This information is provided by the National Institutes of Health (NIH) Genetic and Rare Diseases Information Center (GARD).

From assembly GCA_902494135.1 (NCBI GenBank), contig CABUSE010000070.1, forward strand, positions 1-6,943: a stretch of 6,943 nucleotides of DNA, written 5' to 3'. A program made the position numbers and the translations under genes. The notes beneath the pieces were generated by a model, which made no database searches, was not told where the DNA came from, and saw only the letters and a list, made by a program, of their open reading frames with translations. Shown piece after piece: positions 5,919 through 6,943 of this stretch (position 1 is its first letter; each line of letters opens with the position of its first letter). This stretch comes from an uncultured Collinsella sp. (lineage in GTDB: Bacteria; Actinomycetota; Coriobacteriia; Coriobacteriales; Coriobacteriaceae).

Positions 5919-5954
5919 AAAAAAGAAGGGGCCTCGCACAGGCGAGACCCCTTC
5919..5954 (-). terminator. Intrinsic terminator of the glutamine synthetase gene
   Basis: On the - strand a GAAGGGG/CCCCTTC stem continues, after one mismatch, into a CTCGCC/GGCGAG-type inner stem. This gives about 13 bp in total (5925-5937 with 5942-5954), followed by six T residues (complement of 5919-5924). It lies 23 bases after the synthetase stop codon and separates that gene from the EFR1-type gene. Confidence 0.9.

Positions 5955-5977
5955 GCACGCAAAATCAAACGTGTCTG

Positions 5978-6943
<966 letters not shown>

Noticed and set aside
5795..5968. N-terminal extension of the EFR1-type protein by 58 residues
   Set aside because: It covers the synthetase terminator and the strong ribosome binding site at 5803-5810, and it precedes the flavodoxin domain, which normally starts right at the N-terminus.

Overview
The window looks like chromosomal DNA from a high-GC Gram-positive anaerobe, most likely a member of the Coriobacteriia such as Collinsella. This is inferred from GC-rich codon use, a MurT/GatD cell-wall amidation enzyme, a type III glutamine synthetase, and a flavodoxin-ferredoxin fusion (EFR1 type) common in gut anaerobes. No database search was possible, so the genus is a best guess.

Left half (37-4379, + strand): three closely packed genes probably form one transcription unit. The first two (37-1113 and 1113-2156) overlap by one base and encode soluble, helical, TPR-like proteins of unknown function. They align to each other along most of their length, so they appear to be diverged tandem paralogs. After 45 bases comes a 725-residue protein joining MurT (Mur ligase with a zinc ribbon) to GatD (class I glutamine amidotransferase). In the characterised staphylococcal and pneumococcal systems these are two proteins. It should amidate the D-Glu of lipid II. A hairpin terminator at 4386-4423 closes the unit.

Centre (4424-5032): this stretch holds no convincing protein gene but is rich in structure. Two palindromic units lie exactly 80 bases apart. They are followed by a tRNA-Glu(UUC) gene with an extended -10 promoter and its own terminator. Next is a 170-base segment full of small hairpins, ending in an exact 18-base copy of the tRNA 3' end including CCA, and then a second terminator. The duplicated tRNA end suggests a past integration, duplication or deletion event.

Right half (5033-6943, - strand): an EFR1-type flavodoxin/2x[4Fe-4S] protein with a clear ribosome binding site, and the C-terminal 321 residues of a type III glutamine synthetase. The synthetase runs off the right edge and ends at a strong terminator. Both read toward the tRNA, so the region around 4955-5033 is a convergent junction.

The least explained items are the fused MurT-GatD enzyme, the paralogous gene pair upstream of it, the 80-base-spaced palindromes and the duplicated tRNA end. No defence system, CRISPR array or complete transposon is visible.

Oral leukoplakia describes a white plaque that does not rub off and cannot be characterized as any other condition. Though it may occur in any part of the mouth, it generally affects the tongue, gums, and inner cheek. Physicians will usually biopsy oral leukoplakia lesions as 20-40% of cases are precancerous or cancerous at the time of biopsy and another 8-15% become cancerous over time. The exact cause of oral leukoplakia is not known. Factors that may increase the risk of developing oral leukoplakia include smoking, alcohol use, vitamin deficiencies, malocclusion, and a weakened immune system.Treatment depends on the biopsy results and the size, appearance, and location of the oral leukoplakia. Removal or ablation of the lesion by surgery, laser, or cryotherapy (use of low temperature) may be recommended.
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